Engagement can be described as a positive, fulfilling, affective-emotional state of work-related well-being and is often seen as the opposite of burn-out. We see that high employee engagement goes hand in hand with low absenteeism rates and increased productivity. How does this work exactly?
How do you recognize an involved employee?
Employees who are engaged feel energetic at work, are enthusiastic about their work and are often absorbed in their work, so time flies by for them. For these people, work means energy and is challenging, in contrast to stressful and demanding.
How do you encourage involvement?
Engagement goes hand in hand with social support from colleagues and the supervisor, feedback on work performance, variety in skill use, autonomy and learning opportunities. These attributes are also seen as job resources and they satisfy human needs in matters such as competence, kinship and self-determination, or contribute to the achievement of work goals. In addition, the degree of engagement becomes most clearly visible when the employee is exposed to high demands. Because of the added resources, these high demands are probably more likely to be seen as a challenge, rather than an obstacle. Thus, an engaged employee will experience less negative consequences of a high workload than a less engaged employee. We also see that positive self-evaluation is important for engagement. This stimulates the intrinsic motivation to chase your goals.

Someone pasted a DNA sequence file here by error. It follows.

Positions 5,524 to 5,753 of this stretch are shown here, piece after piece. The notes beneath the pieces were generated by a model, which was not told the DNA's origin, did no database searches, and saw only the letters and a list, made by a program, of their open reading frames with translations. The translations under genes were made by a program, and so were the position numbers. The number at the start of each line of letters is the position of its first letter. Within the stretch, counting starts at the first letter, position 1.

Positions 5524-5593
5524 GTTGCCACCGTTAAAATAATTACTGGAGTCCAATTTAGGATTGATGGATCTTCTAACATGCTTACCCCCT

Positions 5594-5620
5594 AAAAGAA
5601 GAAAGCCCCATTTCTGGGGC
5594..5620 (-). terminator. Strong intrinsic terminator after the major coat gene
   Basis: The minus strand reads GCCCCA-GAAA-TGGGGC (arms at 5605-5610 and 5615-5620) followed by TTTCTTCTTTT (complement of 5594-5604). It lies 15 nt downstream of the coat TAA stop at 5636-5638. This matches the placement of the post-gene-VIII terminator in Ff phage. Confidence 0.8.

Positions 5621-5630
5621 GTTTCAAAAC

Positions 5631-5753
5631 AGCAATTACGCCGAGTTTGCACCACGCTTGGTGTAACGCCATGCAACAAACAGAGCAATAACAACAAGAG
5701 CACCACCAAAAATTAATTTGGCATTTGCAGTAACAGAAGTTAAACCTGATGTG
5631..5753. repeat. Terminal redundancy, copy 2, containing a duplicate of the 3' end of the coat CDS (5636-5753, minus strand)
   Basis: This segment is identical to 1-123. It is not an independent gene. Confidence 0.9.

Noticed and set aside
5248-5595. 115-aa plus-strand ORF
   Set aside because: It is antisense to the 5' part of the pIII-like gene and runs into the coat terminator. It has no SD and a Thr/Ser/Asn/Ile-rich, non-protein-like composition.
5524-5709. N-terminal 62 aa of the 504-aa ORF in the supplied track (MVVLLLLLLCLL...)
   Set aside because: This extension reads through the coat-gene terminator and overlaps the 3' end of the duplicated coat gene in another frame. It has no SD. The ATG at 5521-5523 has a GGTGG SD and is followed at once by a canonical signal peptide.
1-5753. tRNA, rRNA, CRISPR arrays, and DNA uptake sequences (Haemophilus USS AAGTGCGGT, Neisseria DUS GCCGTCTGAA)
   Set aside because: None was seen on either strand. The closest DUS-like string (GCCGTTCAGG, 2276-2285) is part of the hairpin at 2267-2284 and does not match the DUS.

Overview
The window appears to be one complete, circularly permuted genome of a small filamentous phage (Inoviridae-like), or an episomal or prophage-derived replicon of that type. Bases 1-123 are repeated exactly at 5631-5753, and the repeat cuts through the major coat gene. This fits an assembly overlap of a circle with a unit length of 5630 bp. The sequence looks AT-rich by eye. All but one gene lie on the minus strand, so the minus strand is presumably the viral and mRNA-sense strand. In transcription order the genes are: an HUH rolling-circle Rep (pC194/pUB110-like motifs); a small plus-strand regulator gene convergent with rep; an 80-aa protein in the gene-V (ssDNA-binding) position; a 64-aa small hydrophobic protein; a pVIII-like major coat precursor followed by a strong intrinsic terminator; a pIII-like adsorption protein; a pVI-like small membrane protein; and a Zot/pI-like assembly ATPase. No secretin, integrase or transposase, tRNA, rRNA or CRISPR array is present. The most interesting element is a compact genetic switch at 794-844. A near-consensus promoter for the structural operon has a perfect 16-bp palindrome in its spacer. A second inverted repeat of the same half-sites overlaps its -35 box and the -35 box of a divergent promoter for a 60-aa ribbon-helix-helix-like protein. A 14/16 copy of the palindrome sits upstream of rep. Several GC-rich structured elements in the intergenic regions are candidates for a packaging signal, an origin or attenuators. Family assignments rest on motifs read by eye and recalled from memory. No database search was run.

Aren’t involved employees just workaholics?
No! It is important to mention the difference between engaged and workaholic. Both terms refer to a large investment of employees in their work, but the underlying motivation is different. Work addicts are irresistibly obsessively driven, while engaged employees are intrinsically motivated. Work addiction goes hand in hand with negative feelings and engagement with positive feelings. Engagement improves productivity, which is not the case with work addiction. To accentuate the difference even more: in the longitudinal study by Shimazu, Schaufeli, Kamiyama, & Kawakami (2015), engagement and work addiction were very weakly correlated with each other (shared variance of 7.8%). In this study, work-addiction also led to reduced health and reduced well-being.